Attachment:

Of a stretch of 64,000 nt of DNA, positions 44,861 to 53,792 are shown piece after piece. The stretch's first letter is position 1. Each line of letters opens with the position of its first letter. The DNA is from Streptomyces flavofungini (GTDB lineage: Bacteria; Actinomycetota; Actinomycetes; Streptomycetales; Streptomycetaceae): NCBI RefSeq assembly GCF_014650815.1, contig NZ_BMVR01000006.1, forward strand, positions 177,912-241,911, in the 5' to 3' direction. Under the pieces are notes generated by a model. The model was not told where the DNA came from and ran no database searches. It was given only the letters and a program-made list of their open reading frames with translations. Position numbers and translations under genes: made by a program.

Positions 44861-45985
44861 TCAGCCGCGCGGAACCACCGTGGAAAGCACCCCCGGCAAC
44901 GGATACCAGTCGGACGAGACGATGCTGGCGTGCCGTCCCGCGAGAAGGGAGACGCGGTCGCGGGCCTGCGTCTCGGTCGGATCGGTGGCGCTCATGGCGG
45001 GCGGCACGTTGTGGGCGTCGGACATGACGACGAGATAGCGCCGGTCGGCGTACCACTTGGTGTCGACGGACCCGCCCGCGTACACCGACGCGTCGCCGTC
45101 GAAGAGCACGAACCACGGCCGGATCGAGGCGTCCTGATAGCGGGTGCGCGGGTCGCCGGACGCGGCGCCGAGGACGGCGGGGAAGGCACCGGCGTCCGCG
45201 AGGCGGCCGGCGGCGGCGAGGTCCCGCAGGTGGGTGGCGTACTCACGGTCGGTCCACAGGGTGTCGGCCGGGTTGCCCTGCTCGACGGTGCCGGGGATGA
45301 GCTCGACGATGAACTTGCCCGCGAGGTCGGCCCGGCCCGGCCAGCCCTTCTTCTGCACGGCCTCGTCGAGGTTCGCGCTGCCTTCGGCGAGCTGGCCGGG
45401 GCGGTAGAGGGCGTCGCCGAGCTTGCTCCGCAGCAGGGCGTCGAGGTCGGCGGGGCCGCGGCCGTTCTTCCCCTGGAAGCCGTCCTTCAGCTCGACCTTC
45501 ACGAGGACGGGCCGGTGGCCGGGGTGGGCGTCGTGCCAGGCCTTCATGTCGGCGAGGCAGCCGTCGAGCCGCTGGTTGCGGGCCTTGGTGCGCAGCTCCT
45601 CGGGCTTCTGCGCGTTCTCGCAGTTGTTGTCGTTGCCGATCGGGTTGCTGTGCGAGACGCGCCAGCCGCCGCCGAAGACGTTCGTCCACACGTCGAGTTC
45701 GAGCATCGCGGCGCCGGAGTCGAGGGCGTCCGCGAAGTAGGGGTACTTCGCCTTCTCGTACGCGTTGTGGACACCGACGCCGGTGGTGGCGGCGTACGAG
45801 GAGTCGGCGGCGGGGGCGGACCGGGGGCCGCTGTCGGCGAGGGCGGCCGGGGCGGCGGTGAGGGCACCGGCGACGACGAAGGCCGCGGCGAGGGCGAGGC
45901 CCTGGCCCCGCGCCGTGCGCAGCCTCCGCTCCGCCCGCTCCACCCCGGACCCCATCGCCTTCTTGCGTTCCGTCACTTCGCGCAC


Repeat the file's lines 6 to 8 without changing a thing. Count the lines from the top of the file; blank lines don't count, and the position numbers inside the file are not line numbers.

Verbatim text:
45101 GAAGAGCACGAACCACGGCCGGATCGAGGCGTCCTGATAGCGGGTGCGCGGGTCGCCGGACGCGGCGCCGAGGACGGCGGGGAAGGCACCGGCGTCCGCG
45201 AGGCGGCCGGCGGCGGCGAGGTCCCGCAGGTGGGTGGCGTACTCACGGTCGGTCCACAGGGTGTCGGCCGGGTTGCCCTGCTCGACGGTGCCGGGGATGA
45301 GCTCGACGATGAACTTGCCCGCGAGGTCGGCCCGGCCCGGCCAGCCCTTCTTCTGCACGGCCTCGTCGAGGTTCGCGCTGCCTTCGGCGAGCTGGCCGGG